ChemWeb Newsletter

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Publishers' select

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A glint of low-pressure diamond-like carbon catches The Alchemist's eye this week as does a microwave synthesis of photochemical catalysts for wastewater remediation. We learn of a breath of fresh air in enzyme research that might help asthma sufferers and discover that there ionic liquids that can host enzyme chemistry for processing cellulose and other sustainable raw materials. In health news, there are new radical concerns about "vaping." Finally, the award that caught our eye this week goes to Yale's William L. Jorgensen.

William L. Jorgensen of Yale University USA is this year's recipient of the 2015 Tetrahedron Prize for his outstanding contributions to Organic Chemistry. Jorgensen has made outstanding contributions to the general field of computational chemistry and its applications to organic and medicinal chemistry, including chemical reactions, host-guest interactions, protein-ligand interactions, and drug discovery. Specifically, his efforts in computational chemistry, especially in the modeling of organic and biomolecular systems in solution, have led to the development of methods that have been widely applied in bioorganic and medicinal chemistry, the award citation explains.

Yet another form of carbon has been discovered by scientists in the USA. The new phase of solid carbon, called Q-carbon, is distinct from known phases of graphite and diamond and can be produced at ambient pressure under laser action. Nevertheless, the team at North Carolina State University suggests that the most likely place this phase would form in the natural world is at the core of some types of planet. Q-carbon is harder than diamond, it is ferromagnetic and glows when exposed to even low levels of energy. "We can create diamond nanoneedles or microneedles, nanodots, or large-area diamond films, with applications for drug delivery, industrial processes and for creating high-temperature switches and power electronics," says team member Jay Narayan.

A greener, microwave method for making photocatalysts for wastewater remediation has been developed by researchers in Australia and Thailand. Photocatalysts, such as titanium dioxide and bismuth vanadate are commonly used to clean wastewater, break down dyes and kill bacteria. However, their production is rather energy intensive. Now, Jun Chen of the University of Wollongong and colleagues there and at Chiang Mai University and the National Nanotechnology Center have sidestepped the high pressure hydrothermal syntheses of bismuth vanadate using microwave radiation. The new method is a simplified, one-step process carried out at 60-90 degrees Celsius, making it industrially viable and safer. It is also much quicker - compared to the standard 6 hours, the new method takes just 16 minutes.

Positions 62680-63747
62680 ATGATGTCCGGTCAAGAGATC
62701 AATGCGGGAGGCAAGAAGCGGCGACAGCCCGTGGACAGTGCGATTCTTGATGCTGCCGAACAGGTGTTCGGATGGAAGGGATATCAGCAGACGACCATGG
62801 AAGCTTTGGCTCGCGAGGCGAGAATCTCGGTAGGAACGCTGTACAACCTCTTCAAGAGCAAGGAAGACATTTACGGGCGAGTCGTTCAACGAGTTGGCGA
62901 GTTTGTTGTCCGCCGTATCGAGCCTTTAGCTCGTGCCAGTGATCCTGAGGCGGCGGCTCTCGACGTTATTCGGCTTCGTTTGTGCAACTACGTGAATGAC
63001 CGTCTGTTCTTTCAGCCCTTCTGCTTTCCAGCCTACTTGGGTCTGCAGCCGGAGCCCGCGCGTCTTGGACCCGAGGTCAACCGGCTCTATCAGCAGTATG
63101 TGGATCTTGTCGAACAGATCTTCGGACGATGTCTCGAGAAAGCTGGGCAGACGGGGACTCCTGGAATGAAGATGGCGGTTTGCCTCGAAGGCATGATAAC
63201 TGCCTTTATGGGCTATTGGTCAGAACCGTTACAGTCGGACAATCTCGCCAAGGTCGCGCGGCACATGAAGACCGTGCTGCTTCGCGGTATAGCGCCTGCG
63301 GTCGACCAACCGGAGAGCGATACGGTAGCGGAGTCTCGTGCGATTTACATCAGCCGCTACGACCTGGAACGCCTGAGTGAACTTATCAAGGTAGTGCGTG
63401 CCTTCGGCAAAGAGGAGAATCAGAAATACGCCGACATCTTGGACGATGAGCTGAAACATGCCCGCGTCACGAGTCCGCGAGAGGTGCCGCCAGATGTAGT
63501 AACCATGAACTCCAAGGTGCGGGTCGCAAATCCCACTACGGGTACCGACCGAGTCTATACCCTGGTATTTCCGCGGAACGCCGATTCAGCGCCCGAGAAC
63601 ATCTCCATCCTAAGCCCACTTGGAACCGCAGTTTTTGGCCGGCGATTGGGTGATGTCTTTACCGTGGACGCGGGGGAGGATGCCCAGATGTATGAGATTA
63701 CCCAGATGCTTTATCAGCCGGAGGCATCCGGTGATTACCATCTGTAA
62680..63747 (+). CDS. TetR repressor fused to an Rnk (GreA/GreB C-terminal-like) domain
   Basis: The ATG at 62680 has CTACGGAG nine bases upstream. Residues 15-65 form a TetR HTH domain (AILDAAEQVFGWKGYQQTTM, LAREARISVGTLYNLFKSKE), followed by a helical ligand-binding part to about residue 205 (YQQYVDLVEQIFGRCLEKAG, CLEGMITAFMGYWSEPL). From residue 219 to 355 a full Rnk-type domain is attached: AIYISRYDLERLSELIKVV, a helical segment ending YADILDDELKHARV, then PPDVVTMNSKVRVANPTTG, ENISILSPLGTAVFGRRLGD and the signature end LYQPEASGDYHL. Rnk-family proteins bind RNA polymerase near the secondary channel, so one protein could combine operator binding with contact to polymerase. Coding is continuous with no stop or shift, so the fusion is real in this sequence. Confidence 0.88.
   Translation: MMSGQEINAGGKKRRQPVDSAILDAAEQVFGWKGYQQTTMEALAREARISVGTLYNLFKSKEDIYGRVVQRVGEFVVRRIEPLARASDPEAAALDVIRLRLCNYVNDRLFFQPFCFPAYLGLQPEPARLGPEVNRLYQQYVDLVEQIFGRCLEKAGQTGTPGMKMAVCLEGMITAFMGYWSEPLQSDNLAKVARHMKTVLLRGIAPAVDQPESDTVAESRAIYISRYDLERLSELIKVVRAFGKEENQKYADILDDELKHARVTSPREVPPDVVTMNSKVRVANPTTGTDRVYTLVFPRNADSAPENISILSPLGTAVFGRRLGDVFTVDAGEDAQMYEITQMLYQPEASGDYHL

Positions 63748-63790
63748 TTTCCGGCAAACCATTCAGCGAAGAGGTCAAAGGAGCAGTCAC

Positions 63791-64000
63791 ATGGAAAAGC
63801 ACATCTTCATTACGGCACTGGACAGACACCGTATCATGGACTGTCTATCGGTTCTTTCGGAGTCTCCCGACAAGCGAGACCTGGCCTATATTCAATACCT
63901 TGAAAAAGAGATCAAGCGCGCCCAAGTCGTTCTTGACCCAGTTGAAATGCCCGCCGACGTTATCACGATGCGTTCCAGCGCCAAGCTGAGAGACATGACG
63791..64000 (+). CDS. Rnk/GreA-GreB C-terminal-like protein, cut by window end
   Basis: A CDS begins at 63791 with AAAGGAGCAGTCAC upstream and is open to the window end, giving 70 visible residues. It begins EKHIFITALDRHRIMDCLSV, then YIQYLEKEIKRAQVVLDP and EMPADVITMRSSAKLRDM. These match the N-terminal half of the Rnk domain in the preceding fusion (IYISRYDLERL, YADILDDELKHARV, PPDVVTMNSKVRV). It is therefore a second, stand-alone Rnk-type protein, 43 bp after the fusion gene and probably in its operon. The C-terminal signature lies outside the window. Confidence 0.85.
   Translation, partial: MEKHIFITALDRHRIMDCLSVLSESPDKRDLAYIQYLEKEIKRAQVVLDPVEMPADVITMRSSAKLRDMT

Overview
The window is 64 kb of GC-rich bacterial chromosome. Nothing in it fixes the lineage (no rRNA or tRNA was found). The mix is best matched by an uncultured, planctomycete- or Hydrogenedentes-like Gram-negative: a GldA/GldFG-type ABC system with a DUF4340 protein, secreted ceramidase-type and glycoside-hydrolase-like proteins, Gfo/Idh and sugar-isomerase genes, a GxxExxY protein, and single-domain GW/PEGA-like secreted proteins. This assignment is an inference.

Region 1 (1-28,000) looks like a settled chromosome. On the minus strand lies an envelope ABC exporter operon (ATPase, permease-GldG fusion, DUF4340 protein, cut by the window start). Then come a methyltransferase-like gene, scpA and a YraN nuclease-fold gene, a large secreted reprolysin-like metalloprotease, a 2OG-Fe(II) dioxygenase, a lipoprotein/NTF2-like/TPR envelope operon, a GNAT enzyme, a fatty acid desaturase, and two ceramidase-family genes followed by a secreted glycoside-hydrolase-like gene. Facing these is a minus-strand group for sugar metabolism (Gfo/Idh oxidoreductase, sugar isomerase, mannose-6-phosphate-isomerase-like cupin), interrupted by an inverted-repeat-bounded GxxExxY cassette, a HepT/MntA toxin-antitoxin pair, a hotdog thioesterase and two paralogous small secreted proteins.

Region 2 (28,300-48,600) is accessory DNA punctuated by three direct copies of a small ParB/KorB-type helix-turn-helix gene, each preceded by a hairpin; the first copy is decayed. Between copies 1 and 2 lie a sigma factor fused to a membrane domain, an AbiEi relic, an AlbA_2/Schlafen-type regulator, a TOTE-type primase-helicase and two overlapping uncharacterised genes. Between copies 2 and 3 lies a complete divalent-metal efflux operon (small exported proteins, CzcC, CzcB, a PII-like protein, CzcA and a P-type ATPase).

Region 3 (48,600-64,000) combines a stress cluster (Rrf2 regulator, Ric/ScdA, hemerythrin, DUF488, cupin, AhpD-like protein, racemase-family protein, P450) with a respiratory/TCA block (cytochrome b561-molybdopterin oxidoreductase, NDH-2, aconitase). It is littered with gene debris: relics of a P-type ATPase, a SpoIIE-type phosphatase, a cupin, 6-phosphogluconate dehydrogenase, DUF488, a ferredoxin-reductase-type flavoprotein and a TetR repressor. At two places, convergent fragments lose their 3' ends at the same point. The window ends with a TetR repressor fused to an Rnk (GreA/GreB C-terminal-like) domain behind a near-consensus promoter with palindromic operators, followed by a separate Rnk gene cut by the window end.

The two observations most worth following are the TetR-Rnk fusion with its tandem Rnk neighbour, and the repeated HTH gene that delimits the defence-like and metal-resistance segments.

The enzyme MMP-8 goes by several names: matrix metalloproteinase-8, neutrophil collagenase and PMNL collagenase. It is well known to biomedical research for its role in the breakdown of extracellular matrixin during normal physiological processes, such as embryonic development, reproduction, and tissue remodeling. It also known to play a part in disease processes, such as arthritis and metastases. Now, a team at the University of Cambridge working with industrial colleagues have identified another role for the enzyme in the body. The enzyme can disable the immune molecule interleukin-13, IL-13, which is known to play an important role in several inflammatory diseases. The discovery could have implications for treating respiratory disorders, such as asthma and dermatitis.

Ionic liquids have been touted as environment friendly alternatives to volatile organic solvents for many years. Now, two research teams at Umeå University, Sweden, have shown that switchable ionic liquids can sustain enzymatic activity, thus paving the way for the enzymatic refinement of cellulose to useful molecules and industrial products. The team outlines details of the switchable ionic liquid (SIL) formed by monoethanol amine (MEA) and 1,8-diazabicyclo-[5.4.0]-undec-7-ene (DBU) with sulfur dioxide as the coupling media in the journal ChemSusChem. "This development will be of major importance to the measurement of enzymatic catalysis in complex solutions and preparations, and the method is already being used in new projects," explains team member Jyri-Pekka Mikkolas.

Electronic cigarettes, e-cigs, have been seen as a healthier alternative for those who need a nicotine fix than inhaling the fumes from burning tobacco. Now, researchers at Penn State College of Medicine have thrown cold water on the idea that "vaping" really is a safe alternative to smoking, having demonstrated the presence of highly reactive free radicals in e-cig vapour. Free radicals are considered a culprit in smoking-related cancer, cardiovascular disease and chronic obstructive pulmonary disease. "This is the first step," John Richie says. "The identification of these radicals in the aerosols means that we can't just say e-cigarettes are safe because they don't contain tobacco. They are potentially harmful. Now we have to find out what the harmful effects are."